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COLLEGE BASEBALL

Jason Dietrich keeps Cal State Fullerton pitchers on target

Pitching coach guides a young but highly talented staff in his first season with the Titans, the program that has been dear to his heart for a long time.

June 05, 2013|By Andrew Gastelum
  • Justin Garza, who pitched 8 1/3 innings of scoreless ball against Arizona State, was part of a Cal State Fullerton starting staff in the three-game regional that went 25 1/3 innings, gave up two runs, 13 hits and no walks with 20 strikeouts.
Justin Garza, who pitched 8 1/3 innings of scoreless ball against Arizona… (Matt Brown / Cal State Fullerton )

Jason Dietrich always wanted to put on Cal State Fullerton pinstripes.

He cheered for the Titans baseball team as a teenager, and visualized himself as a player jogging onto Goodwin Field to an ovation one day.

That dream didn't materialize. But at 39, Dietrich is finally wearing those pinstripes and has played a major behind-the-scenes role for a Fullerton team that is among college baseball's best.

As pitching coach, Dietrich guides one of the game's stingiest — and youngest — staffs. The rotation is headed by two stellar freshmen, Justin Garza and Thomas Eshelman.

Garza and Eshelman, who were getting ready to graduate from high school about this time last year, have a combined record of 24-2, 167 strikeouts and 18 walks in 215 2/3 innings, and an earned-run average of 1.96.

"They are special," Dietrich said. "A lot of freshmen have trouble adjusting. They just ran with it. The way they go about things, they're like juniors and seniors."

How Dietrich would know about juniors and seniors isn't clear; he didn't have one in his weekend rotation.

When Fullerton swept through the four-team NCAA regional it hosted last weekend with a 3-0 record, the other starter was Grahamm Wiest, a sophomore who pitched a complete game against Columbia.

Credit goes to Dietrich's down-to-business, grind-it-out philosophy. That is, basically: changing speeds and spotting pitches around the strike zone, with an emphasis on avoiding walks.

Simple, yet effective.

Eshelman has 78 strikeouts and only two walks in 1072/3 innings. In the deciding game of the regional, a 6-1 victory over No. 24-ranked Arizona State, he gave up one run and six hits in eight innings.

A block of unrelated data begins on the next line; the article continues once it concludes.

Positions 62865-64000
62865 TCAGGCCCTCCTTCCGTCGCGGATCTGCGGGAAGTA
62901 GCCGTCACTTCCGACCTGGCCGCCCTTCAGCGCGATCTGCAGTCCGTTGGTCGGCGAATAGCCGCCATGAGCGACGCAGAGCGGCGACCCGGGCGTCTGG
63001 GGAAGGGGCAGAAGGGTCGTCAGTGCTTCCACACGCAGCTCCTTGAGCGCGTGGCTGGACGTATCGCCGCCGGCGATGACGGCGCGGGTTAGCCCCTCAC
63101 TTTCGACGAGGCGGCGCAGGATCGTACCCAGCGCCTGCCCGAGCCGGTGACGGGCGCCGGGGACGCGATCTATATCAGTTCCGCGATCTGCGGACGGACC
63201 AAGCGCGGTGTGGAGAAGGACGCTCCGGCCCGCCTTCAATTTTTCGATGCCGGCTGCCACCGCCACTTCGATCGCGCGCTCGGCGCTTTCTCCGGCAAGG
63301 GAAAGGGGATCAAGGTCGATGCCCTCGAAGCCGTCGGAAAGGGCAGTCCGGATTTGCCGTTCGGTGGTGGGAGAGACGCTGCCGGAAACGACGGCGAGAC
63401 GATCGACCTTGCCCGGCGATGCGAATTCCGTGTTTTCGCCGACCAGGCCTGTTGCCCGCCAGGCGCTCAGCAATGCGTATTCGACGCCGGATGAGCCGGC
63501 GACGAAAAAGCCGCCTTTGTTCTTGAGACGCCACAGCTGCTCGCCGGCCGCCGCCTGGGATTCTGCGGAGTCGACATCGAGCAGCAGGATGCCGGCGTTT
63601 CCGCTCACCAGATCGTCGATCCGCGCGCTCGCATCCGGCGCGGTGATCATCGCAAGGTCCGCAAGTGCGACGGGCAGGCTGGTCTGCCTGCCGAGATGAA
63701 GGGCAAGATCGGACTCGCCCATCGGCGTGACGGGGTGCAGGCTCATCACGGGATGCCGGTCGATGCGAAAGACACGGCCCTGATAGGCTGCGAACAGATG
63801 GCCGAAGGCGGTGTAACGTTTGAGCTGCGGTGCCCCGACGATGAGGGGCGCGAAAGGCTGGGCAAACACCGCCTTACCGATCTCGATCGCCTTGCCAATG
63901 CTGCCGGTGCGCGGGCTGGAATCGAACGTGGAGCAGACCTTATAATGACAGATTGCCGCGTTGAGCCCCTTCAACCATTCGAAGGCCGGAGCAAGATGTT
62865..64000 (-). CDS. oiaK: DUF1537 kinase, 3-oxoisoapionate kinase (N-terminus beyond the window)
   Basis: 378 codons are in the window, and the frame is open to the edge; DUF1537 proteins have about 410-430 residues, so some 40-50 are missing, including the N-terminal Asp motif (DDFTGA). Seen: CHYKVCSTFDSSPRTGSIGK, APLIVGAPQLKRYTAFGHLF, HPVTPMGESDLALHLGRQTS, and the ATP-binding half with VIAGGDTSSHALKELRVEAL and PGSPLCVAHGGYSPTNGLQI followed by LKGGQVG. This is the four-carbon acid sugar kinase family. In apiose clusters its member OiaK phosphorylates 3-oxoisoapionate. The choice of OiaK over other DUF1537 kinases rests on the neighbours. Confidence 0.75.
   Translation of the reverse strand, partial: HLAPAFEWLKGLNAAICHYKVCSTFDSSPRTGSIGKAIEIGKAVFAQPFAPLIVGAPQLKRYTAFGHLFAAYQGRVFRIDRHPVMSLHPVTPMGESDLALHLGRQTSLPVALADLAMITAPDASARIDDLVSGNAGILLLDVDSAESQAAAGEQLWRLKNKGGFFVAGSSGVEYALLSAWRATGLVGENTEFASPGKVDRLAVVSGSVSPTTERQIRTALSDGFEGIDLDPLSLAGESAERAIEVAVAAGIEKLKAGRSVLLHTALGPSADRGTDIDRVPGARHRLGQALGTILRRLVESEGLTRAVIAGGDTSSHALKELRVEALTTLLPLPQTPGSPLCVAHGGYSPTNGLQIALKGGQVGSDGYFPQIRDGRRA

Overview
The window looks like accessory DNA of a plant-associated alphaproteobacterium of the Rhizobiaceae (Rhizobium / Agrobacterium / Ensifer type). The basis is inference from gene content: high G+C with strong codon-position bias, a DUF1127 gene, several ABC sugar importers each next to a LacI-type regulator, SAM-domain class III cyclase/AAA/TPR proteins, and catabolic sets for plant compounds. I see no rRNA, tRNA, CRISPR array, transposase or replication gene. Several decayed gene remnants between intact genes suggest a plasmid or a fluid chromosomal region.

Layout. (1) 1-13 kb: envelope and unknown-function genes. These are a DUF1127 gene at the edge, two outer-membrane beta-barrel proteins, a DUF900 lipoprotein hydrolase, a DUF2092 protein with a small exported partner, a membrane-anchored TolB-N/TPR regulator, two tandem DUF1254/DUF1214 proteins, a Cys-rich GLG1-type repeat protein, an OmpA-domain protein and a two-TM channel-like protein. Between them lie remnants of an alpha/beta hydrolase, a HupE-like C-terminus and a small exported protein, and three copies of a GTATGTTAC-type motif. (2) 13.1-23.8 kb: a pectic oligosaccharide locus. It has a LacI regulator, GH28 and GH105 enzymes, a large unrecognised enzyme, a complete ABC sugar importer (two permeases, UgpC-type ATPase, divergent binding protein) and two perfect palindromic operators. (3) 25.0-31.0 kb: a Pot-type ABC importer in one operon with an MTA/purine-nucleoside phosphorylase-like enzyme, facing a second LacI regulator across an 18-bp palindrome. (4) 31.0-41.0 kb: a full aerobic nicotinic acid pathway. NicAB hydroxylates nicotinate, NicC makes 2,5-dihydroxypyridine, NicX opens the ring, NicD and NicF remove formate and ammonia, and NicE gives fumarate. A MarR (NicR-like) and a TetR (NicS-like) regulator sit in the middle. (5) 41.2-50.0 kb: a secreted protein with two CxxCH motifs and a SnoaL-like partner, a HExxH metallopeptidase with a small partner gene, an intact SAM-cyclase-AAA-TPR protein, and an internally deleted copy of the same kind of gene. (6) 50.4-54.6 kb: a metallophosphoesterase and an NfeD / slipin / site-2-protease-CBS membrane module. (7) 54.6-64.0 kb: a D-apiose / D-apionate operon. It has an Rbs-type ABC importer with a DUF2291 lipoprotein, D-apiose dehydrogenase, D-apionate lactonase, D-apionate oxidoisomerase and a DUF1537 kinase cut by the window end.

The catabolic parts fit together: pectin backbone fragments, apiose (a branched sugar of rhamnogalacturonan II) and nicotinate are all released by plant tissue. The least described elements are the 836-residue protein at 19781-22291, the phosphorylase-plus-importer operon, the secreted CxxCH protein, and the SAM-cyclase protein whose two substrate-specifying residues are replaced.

Garza might have been even more impressive in his regional appearance, throwing 81/3 scoreless innings against Arizona State.

The three-game regional totals for the starters: 251/3 innings, two runs, 13 hits, 20 strikeouts, no walks.

Fullerton (51-8) will try to keep it going in a best-of-three-games NCAA super-regional against UCLA (42-17) beginning Friday at Goodwin Field.

As Fullerton's stock has risen — the Big West Conference champion is ranked No. 5 in the nation — so has Dietrich's. It just took him a while.

Dietrich pitched two years at Santa Ana College, one year at Pepperdine and five years in the minor leagues. His coaching career began in 1999 at Arcadia High when he took over the pitching staff to help out a former minor league teammate.

From there, he gradually moved up the coaching ladder, from junior college stints at Los Angeles City and Irvine Valley to Division II Cal State Los Angeles before breaking into the major-college level at UC Irvine in 2011.

His first Irvine staff, featuring All-American Matt Summers, had a 2.95 ERA. Then, last year, the Anteaters established a Big West record for fewest hits given up in a season. And when staff ace Andrew Thurman gave up only one run and one hit in eight innings during a series opener last year against Fullerton, Titans Coach Rick Vanderhook took notice.

The Fullerton job opened when Kirk Saarloos left to take a similar position at Texas Christian. Dietrich's phone rang soon after.

Finally, a chance to wear those coveted pinstripes.

"I hoped that they would call me and ask me to come play here," Dietrich said. "It wasn't personal, they just didn't have any room. So to have that chance to come here 20 years later is a special, special opportunity.

"It's come full-circle. Like you preach to your players, you expect anything and don't close the door to it. You want to be noticed, but it's not always about that."

Although still in the background, he's getting noticed now.

andrew.gastelum@latimes.com

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